Mumbai: A collapse in consumer spending in India, the bedrock of the economy, shows very little sign of rebounding anytime soon.
Shoppers have largely been absent in recent weeks as India began reopening its economy in phases from one of the world’s biggest pandemic lockdowns. Job losses are rising, households are being weighed down by debt, risk-averse financial institutions are unwilling to lend and social-distancing measures are keeping buyers away from markets.
With consumption making up some 60% of India’s economy, the slump is weighing on Asia’s third-largest economy, which is on track for its first contraction in more than four decades.
What Bloomberg’s Economists Say
An improvement in demand “looks set to be a slow and gradual process as consumer sentiment remains weak, government is beginning to make expenditure cuts to compensate for lower tax collections, and businesses are likely to preserve cash and delay investment spending plans given the current environment.”
— Abhishek Gupta, India economist
In the absence of official retail sales data, here are five charts that illustrate how subdued consumption and spending is in India:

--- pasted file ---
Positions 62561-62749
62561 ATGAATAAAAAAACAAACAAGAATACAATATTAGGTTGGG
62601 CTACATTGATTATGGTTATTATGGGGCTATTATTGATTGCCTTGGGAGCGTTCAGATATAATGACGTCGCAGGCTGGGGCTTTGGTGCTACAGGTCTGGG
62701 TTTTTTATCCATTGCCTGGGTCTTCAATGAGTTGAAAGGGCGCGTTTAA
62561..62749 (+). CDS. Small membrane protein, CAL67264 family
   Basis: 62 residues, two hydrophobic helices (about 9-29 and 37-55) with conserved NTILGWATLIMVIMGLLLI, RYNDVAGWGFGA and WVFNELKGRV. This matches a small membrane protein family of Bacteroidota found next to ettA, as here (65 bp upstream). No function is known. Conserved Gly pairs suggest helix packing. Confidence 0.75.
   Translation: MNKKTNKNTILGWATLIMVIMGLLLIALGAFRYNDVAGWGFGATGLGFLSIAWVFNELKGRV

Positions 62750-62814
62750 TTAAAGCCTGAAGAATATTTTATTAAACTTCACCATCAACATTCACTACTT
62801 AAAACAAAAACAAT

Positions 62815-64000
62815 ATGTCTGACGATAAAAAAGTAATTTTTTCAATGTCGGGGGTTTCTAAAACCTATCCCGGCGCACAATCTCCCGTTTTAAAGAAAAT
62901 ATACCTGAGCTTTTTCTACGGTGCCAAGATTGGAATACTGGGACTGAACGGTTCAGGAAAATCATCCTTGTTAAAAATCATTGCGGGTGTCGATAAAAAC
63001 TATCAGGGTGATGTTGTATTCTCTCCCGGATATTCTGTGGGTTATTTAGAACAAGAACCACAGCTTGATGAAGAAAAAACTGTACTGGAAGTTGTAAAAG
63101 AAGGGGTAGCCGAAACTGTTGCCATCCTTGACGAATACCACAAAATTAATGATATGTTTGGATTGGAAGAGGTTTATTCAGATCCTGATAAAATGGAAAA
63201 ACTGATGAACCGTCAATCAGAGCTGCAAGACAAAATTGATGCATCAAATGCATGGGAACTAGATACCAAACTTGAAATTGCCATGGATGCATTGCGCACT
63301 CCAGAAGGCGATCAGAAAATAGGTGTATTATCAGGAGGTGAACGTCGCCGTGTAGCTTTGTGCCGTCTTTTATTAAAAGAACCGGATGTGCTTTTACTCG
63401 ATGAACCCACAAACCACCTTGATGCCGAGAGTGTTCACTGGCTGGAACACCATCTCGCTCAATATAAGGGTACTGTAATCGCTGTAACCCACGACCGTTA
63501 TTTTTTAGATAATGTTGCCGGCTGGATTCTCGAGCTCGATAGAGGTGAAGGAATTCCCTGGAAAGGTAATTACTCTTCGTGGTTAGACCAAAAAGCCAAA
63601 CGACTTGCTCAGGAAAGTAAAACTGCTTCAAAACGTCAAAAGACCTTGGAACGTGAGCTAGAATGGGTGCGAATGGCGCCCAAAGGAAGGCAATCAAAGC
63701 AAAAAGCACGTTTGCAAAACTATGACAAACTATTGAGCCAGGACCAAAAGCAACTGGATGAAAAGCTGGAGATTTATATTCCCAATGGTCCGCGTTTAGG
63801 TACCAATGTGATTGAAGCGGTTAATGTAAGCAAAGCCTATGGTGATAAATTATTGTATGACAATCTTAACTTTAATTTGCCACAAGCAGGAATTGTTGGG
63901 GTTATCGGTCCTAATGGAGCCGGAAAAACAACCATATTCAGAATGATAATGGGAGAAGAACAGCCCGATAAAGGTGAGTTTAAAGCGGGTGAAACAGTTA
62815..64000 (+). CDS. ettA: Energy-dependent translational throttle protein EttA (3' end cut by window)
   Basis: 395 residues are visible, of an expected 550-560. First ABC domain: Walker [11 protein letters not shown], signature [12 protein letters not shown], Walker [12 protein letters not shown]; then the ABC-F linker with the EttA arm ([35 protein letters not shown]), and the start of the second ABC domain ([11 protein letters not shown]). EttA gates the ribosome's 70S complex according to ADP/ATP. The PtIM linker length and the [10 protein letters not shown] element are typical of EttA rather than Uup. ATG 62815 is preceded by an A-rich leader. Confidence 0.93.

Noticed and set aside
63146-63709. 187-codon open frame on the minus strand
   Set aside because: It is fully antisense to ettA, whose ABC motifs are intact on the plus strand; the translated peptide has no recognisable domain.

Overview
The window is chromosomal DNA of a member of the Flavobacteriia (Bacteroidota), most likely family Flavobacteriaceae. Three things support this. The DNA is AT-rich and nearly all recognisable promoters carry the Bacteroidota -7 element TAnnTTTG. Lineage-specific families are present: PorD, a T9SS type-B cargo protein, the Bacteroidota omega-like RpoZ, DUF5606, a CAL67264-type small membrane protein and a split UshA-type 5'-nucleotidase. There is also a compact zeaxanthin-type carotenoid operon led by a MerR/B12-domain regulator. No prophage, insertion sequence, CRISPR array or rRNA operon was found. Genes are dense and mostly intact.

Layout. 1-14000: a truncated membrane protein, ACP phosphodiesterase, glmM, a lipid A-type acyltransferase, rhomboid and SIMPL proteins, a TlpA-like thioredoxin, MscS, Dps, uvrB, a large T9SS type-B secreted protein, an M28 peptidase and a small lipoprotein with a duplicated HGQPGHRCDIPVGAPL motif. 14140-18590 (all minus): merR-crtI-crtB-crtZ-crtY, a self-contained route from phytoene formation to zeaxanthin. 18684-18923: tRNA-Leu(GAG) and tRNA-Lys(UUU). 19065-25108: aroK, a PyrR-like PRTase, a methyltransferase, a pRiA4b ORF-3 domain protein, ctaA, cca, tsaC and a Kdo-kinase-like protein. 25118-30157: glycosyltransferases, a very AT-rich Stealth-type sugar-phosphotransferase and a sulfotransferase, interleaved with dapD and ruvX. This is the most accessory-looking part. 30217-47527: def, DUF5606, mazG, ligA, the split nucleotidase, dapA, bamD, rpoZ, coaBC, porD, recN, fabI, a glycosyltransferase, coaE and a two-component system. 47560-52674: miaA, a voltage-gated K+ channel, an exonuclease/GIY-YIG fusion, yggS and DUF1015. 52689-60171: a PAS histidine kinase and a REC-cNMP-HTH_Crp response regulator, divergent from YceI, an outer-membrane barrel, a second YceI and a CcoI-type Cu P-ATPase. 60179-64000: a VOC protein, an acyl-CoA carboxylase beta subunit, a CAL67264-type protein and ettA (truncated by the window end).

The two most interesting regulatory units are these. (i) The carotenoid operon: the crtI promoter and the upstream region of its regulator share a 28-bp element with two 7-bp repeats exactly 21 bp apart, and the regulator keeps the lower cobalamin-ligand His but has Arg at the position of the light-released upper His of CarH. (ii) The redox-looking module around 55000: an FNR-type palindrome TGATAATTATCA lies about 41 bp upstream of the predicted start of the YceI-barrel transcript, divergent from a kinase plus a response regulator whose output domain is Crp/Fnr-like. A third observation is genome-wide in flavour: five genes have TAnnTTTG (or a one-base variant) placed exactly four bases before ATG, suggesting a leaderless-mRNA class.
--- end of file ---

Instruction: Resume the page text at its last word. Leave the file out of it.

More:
The number of consumers visiting retail stores in India have fallen sharply, according to data from ShopperTrac. Footfalls were down nearly 30% month-on-month in May, after recording a more than 90% drop in April at the height of the nationwide lockdown, the data shows. ShopperTrac’s index is based on inputs from collection devices in the retail marketplace and shopper visits.
Total number of credit card transactions fell sharply in March, according to data from the Reserve Bank of India. The lockdown was imposed in the last week of March, but activity was slowing even before the announcement was made.
Consumers are also spending less on their credit cards, according to the central bank data. Expenditure dropped to nearly 507 billion rupees ($6.7 billion) in March from 625 billion rupees a month ago.
Consumer confidence collapsed in May with the current situation index touching a historic low, according to the central bank, with 100 representing the dividing line between pessimism and optimism.
Future spending doesn’t look very promising either. The latest consumer sentiment survey shows Indians have turned pessimistic about their spending over the one-year horizon, with the reading falling below 100. –Bloomberg